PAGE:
These are far from the only storms on the calendar: we humans too will be running hotter and colder than usual. And then there are the socioeconomic storms on the geopolitical plane, with Uranus and Pluto holding within a few degrees of their May 20 square, spasms in the global financial system will continue to be much in the news – and you’ll see strong reactions from Wall Street to the streets of major world cities, where the dispossessed angrily protest their lowered circumstances. Watch the period around April 16-28 in particular, as far as this goes: from the Sun-Mars conjunction on April 18 to the lunar eclipse (conjunct Saturn) on the 25th. Remember, the Cypriot bank closures and account confiscations are only one alternative manifestation of what’s been happening in all countries around the world since the Saturn-Uranus opposition of 2008. The citizenry of all nations have been pillaged in one form or another, through taxes or inflation or outright confiscation. It’s not over yet, but it really chafes under these Uranus-Pluto squares. Ask the folks in Cyprus. Remember: FDR did pretty much the same thing in the US back in the 1930s, under the aegis of another Uranus-Pluto square.
    That’s not to say that it’s just one hot mess after another as April gets underway. There will indeed be some heart-warming (and heart palpitating) moments as well, especially within plus or minus 3-4 days of the April 7 Venus-Mars conjunction in Aries: primal. Primal’s good in intimate places, not so good when people face off with the feeling that right is on their side. Alas, there will be some of the latter then too, with Pluto’s retrograde station so close on the 12th. It’s a reprise of that archetypal line from the classic 1976 movie Network: “I’m mad as hell, and I’m not going to take it anymore.” Only this time, it’s spontaneous. A global melt-down? Hardly. But some blazing hot spots break out, for sure.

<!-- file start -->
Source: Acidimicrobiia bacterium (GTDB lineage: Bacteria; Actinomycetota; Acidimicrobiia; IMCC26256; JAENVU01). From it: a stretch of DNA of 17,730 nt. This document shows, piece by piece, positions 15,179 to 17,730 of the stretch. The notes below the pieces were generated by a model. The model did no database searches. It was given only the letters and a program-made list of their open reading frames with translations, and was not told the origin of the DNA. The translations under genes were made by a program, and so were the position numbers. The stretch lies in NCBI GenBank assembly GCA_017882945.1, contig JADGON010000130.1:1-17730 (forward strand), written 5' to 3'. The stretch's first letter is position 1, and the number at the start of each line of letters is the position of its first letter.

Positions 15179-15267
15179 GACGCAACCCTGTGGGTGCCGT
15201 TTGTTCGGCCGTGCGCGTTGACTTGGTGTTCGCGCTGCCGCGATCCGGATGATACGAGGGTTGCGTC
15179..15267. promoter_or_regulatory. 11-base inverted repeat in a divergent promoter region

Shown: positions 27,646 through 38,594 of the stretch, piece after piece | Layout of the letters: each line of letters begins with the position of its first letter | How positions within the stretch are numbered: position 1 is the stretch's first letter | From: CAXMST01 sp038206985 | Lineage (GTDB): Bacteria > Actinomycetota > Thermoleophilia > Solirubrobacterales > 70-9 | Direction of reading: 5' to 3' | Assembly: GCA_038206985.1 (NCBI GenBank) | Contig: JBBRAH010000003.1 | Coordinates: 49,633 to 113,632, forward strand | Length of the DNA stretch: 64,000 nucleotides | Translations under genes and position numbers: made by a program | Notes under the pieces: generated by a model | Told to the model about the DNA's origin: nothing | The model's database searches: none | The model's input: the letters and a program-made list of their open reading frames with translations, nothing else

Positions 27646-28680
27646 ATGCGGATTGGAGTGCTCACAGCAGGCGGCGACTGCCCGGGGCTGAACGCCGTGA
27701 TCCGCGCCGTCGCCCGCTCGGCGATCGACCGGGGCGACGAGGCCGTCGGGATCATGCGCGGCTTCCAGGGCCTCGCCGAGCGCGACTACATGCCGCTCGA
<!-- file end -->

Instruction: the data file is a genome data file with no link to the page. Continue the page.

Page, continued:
Let’s face it, our home planet is a fairly active place. There are storms and earthquakes somewhere every day. But there are some celestial alignments that up the ante for such geophysical disturbances. For example, even a normal new or full moon is an alignment of Earth, Sun and Moon that regularly stirs higher than normal tides in the atmosphere, seas and crust of our home planet. Likewise the Moon’s monthly cycle includes other extremes that raise the storm and seismic risk; for example, the Moon’s perigee (closest approach to Earth, like the one on April 27), and lunar declination peaks and crossings (April 1, 8, 15, 22 and 28). The most extreme alignments of all are eclipses and SuperMoons (new or full moons at or very near lunar perigee). The train of 2013 eclipses starts with a pair this month, and the SuperMoon train starts next month. Batten down the hatches: every one of these periods indicates an unusual level of severe storm activity (damaging winds and heavy precipitation) and news-making seismic disturbances (volcanic eruptions and M5+ earthquakes).